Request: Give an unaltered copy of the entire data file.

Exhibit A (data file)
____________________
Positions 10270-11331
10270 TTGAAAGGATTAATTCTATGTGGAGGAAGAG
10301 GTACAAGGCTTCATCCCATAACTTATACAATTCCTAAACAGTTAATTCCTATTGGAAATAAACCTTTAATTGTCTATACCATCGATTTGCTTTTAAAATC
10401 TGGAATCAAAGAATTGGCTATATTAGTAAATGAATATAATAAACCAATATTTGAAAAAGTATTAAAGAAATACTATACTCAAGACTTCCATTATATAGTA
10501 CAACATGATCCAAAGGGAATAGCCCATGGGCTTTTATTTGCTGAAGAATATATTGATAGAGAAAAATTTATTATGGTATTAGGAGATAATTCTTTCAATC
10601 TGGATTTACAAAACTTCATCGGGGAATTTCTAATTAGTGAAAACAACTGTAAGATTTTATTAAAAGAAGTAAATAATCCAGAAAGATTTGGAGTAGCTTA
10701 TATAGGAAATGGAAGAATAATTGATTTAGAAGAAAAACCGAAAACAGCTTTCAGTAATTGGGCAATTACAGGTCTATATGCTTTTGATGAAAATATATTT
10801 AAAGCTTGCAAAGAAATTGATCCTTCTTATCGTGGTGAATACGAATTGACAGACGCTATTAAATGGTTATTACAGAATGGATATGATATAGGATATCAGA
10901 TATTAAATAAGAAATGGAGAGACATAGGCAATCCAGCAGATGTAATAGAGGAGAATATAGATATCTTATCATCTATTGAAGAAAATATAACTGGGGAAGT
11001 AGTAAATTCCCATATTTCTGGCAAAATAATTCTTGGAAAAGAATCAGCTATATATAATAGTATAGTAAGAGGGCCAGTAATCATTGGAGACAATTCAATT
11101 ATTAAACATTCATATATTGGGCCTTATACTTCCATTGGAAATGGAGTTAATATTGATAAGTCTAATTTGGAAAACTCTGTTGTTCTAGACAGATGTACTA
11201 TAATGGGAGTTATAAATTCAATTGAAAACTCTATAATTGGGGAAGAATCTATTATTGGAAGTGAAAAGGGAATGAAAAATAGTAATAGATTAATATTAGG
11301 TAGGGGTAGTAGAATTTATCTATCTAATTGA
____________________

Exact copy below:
Positions 10270-11331
10270 TTGAAAGGATTAATTCTATGTGGAGGAAGAG
10301 GTACAAGGCTTCATCCCATAACTTATACAATTCCTAAACAGTTAATTCCTATTGGAAATAAACCTTTAATTGTCTATACCATCGATTTGCTTTTAAAATC
10401 TGGAATCAAAGAATTGGCTATATTAGTAAATGAATATAATAAACCAATATTTGAAAAAGTATTAAAGAAATACTATACTCAAGACTTCCATTATATAGTA
10501 CAACATGATCCAAAGGGAATAGCCCATGGGCTTTTATTTGCTGAAGAATATATTGATAGAGAAAAATTTATTATGGTATTAGGAGATAATTCTTTCAATC
10601 TGGATTTACAAAACTTCATCGGGGAATTTCTAATTAGTGAAAACAACTGTAAGATTTTATTAAAAGAAGTAAATAATCCAGAAAGATTTGGAGTAGCTTA
10701 TATAGGAAATGGAAGAATAATTGATTTAGAAGAAAAACCGAAAACAGCTTTCAGTAATTGGGCAATTACAGGTCTATATGCTTTTGATGAAAATATATTT
10801 AAAGCTTGCAAAGAAATTGATCCTTCTTATCGTGGTGAATACGAATTGACAGACGCTATTAAATGGTTATTACAGAATGGATATGATATAGGATATCAGA
10901 TATTAAATAAGAAATGGAGAGACATAGGCAATCCAGCAGATGTAATAGAGGAGAATATAGATATCTTATCATCTATTGAAGAAAATATAACTGGGGAAGT
11001 AGTAAATTCCCATATTTCTGGCAAAATAATTCTTGGAAAAGAATCAGCTATATATAATAGTATAGTAAGAGGGCCAGTAATCATTGGAGACAATTCAATT
11101 ATTAAACATTCATATATTGGGCCTTATACTTCCATTGGAAATGGAGTTAATATTGATAAGTCTAATTTGGAAAACTCTGTTGTTCTAGACAGATGTACTA
11201 TAATGGGAGTTATAAATTCAATTGAAAACTCTATAATTGGGGAAGAATCTATTATTGGAAGTGAAAAGGGAATGAAAAATAGTAATAGATTAATATTAGG
11301 TAGGGGTAGTAGAATTTATCTATCTAATTGA